Water privatization, large corporations are finding, is a money-losing proposition. One of the biggest companies in the business is backing out. Good. May this signal an end to greedheads grabbing the water, jacking up prices, and lowering the quality. Because, more often then not, that’s what precisely happens when water is privatized.
To RWE AG, Germany’s biggest electric company, the water business a few years ago seemed to promise a gusher of profits. Governments in the U.S. and around the globe were eager to privatize their water systems.
Today, RWE is in the midst of dismantling an international water empire that cost more than $10 billion to assemble and spanned more than 40 countries at its height.
Water turns out to be less like electricity than RWE hoped. It’s heavy and hard to transport, making it difficult for a big company to build economies of scale. Regulation is never predictable. In the U.S., RWE found itself fighting in town referendums and state legislatures across the country, winning many battles but losing the war.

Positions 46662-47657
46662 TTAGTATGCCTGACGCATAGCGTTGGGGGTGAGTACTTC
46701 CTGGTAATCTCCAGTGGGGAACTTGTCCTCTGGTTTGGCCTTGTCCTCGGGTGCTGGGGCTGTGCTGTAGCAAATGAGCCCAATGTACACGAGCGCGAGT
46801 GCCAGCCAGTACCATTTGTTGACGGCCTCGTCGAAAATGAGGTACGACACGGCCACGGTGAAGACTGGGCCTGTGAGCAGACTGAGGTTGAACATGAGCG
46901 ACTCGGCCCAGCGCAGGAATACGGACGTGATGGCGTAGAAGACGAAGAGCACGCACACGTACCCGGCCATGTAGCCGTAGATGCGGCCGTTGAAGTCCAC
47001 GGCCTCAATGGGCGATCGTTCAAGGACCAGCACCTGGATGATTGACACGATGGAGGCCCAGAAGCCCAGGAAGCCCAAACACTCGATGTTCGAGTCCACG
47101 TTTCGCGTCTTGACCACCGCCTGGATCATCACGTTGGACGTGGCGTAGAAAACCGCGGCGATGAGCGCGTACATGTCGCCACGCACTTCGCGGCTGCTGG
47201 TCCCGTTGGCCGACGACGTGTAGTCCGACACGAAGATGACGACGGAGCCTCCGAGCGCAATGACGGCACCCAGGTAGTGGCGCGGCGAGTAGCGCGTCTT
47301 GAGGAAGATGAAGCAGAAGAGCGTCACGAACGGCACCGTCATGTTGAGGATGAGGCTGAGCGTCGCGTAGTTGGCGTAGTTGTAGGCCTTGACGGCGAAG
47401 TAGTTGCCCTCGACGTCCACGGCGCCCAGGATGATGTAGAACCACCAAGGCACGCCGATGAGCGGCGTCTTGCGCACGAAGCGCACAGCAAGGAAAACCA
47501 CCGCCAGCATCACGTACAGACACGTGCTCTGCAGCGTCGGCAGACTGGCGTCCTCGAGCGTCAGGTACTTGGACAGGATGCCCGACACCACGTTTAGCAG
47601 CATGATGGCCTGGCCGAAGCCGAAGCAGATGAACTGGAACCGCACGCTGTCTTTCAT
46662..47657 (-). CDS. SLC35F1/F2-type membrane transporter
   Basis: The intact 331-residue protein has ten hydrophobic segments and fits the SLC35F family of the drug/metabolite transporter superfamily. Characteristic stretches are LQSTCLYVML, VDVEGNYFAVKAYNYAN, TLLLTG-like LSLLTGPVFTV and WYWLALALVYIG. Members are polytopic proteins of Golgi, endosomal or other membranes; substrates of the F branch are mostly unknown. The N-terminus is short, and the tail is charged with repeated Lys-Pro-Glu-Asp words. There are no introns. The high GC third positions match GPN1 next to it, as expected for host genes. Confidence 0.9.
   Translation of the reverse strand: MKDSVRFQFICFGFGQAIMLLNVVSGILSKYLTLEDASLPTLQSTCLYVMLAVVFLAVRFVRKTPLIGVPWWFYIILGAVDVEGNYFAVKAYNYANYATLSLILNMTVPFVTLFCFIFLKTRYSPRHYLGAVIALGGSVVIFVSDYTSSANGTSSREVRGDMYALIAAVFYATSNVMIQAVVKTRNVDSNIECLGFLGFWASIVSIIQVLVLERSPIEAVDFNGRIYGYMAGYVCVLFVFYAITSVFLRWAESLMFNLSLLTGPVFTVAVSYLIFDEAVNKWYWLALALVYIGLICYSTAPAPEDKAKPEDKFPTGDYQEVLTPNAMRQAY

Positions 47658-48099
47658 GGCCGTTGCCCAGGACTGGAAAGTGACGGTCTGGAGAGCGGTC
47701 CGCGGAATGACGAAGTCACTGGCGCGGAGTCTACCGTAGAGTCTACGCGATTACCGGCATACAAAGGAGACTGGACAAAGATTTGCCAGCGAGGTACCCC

People want their water public, not controlled by distant entities concerned only with the bottom line.
The seminal battle against water privatization, the one that inspired activists everywhere, was in Cochabamba, Bolivia. The populace, seemingly against all odds, took back control of their water after privatization had quadrupled prices and dropped the quality.